The constant conflicts shattered the economy and disrupted trade. Trade with the Far East stagnated and declined at the same time that the Mediterranean came increasingly under Christian domination.  Not surprisingly, declining security and prosperity had an impact on intellectual and artistic development as well.  Faris characterizes the period as one of "preservation rather than innovation, compilation rather than creation." (p. 19) Meanwhile, the threat of the Shia heresy resulted in a more rigid orthodoxy among the majority Sunnis. The space for theological discourse and discussion narrowed, and these states, being theocracies, conflated heresy and treason.

The trends toward greater orthodoxy and intellectual stagnation which affected the elites, had an arguably even more profound impact on the most vulnerable segments of society. According to Faris (p. 16), "...Arab women had lost the greater part of their freedom and dignity. ....[and] the system of total segregation of the sexes and stringent seclusion of women had become general" even before the 12th century, but it was in the 12th century that, feeling threatened, non-Muslim communities became subjected to increased discrimination.  Non-Muslims were expelled from government employment, including employment in hospitals, and forced to wear distinctive clothing. It is important to remember that non-Muslims still represented a very large minority in those parts of the Middle East that had been part of the Byzantine Empire before the Muslim invasions of the 7th century. Historians now estimate that maybe as much as 50% of the population in these areas were still Christian. Certainly, Christians represented at least 30% of the population.

Added to all these man-made difficulties, the 12th century also saw repeated epidemics of small-pox, plague and malaria, as well as earthquakes and famines that affected the Muslim world at least, if not more, dramatically than the crusader states. In fact, visitors from Muslim Spain reported that the Muslim subjects of the crusader kings were on the whole better off than their brothers in the Muslim states around them. Food for thought.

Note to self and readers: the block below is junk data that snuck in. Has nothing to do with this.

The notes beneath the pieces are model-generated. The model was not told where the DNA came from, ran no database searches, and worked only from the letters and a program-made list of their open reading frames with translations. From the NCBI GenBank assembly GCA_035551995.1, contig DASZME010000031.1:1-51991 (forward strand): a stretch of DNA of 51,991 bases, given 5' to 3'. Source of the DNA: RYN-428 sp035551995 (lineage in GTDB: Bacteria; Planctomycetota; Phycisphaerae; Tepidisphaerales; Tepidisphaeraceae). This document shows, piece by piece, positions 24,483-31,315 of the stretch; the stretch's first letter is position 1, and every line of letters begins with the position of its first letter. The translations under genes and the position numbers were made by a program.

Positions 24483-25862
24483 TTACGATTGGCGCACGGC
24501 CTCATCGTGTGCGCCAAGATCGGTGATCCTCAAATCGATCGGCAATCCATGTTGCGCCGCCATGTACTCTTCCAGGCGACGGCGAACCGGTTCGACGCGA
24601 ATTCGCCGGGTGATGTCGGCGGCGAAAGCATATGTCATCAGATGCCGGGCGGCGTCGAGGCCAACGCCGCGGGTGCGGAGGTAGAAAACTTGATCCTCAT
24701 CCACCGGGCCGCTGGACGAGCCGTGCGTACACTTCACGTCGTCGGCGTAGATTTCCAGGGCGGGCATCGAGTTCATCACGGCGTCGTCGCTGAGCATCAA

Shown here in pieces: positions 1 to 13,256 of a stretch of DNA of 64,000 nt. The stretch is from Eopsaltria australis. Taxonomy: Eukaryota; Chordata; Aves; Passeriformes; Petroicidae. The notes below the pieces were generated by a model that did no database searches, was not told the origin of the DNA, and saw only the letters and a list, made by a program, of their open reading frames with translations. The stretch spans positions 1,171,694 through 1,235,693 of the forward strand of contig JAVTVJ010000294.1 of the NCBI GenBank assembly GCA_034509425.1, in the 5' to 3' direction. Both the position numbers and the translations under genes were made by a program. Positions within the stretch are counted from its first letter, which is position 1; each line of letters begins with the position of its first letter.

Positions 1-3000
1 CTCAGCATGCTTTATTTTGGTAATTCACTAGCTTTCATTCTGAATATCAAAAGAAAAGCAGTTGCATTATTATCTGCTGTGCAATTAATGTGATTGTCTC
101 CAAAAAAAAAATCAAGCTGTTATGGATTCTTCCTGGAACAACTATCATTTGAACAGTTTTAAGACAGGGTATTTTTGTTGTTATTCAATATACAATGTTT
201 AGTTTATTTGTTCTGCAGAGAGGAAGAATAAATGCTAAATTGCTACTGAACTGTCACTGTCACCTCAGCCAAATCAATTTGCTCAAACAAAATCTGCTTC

Discover the more about the crusader states at: http://crusaderkingdoms.com and in Dr. Schrader's novels.



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Dr. Helena P. Schrader holds a PhD in History.
She is the Chief Editor of the Real Crusades History Blog.
She is an award-winning novelist and author of numerous books both fiction and non-fiction. Her three-part biography of Balian d'Ibelin won a total of 14 literary accolades. Her most recent release is a novel about the founding of the crusader Kingdom of Cyprus. You can find out more at: http://crusaderkingdoms.com

* Faris, Nabih Amin. "Arab Culture in the Twelth Century" in Zacour, Norman P. and Harry W. Hazard. A History of the Crusades Volume Five: The Impact of the Crusades on the Near East. University of Wisconsin Press, 1985.

2 comments:

  1. "Sunni Muslim leaders felt actively threatened by both of these Shia states, and wars against the Shia generally commanded more popular support than wars against the Christians, the former being heretics, the later simply misguided." -- Professor Helena Schrader

    And that sums it all up . . . today. It always amazes me how many people simply cannot fathom that fact.

    I know it is a complicated issue, but to summarize it more simply, I always tell people that Shia and Sunni having been killing each other for some 1600 years because they cannot agree on who Muhammad's heir was; a.k.a. Islam's "Pope."

    As 'misguided unbelievers,' "we" cannot solve that dilemma for them. In fact, they would resent us even more -- if that's possible -- for even trying to.

    We have no business sending military forces to the Middle East to "stop the fighting." They are going to murder one another until they find their own solution.

    Posted to two sites! I'm surprised that people subscribed to your channel aren't also subscribed to the Real Crusades History channel and vise versa.

    ReplyDelete
    Replies
    1. I agree fully. And i also find it difficult to understand how people still think we can solve the split in islam or even build the mid east into something resembling western republics and democracy